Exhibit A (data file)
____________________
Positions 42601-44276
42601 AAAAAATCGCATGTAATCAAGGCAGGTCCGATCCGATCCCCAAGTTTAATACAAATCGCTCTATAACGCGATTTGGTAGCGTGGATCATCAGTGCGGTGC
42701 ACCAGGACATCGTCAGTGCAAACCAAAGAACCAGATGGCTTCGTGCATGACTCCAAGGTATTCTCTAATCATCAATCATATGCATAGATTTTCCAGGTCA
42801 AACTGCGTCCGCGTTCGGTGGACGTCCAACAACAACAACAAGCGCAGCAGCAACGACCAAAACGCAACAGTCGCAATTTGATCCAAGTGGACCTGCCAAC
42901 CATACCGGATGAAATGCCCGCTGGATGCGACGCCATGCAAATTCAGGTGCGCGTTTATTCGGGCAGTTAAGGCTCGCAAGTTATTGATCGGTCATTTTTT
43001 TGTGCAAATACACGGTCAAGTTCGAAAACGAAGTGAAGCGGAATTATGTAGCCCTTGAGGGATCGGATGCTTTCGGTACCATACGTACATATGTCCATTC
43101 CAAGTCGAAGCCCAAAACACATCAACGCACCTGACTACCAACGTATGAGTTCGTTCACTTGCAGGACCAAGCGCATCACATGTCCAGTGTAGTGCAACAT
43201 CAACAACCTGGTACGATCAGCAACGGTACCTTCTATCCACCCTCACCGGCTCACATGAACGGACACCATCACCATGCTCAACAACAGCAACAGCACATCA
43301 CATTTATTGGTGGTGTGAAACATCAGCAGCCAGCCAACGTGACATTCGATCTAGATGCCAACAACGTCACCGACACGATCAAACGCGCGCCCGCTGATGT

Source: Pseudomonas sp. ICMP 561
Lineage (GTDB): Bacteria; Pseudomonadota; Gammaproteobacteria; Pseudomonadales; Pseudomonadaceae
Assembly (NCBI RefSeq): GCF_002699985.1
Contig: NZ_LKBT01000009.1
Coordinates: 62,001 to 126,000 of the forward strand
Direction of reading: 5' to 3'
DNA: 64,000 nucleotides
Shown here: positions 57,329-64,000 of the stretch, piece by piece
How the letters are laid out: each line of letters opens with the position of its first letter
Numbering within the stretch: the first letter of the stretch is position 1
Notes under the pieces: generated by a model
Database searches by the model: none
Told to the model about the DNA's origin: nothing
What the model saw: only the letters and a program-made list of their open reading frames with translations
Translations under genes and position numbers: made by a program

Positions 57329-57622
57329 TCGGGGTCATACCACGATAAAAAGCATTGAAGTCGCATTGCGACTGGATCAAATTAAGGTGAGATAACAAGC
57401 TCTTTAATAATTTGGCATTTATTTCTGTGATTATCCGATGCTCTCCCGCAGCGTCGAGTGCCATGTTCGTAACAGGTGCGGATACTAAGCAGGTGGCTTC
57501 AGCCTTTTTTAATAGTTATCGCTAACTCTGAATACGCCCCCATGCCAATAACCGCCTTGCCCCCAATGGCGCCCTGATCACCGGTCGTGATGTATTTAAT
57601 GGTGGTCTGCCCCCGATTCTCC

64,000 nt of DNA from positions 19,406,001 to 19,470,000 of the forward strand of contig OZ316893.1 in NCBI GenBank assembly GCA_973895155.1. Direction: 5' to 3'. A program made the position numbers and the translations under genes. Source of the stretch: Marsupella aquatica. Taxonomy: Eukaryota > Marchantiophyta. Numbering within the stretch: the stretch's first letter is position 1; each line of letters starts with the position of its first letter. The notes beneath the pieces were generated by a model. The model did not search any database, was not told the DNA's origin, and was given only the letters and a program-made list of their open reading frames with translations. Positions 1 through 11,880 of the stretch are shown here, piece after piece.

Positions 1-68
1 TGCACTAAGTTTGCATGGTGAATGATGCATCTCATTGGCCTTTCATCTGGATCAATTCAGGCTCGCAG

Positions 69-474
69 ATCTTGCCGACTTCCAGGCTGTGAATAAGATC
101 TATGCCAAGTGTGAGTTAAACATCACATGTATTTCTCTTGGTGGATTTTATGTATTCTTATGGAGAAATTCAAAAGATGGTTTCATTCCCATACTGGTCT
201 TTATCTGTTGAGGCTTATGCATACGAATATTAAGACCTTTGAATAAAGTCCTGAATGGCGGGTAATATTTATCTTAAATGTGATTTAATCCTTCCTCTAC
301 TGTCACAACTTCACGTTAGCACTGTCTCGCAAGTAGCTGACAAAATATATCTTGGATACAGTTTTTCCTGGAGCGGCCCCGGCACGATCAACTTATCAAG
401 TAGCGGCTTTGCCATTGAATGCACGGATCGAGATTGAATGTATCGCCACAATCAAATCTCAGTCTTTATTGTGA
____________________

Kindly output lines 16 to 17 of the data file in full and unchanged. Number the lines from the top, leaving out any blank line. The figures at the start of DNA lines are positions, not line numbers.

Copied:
DNA: 64,000 nucleotides
Shown here: positions 57,329-64,000 of the stretch, piece by piece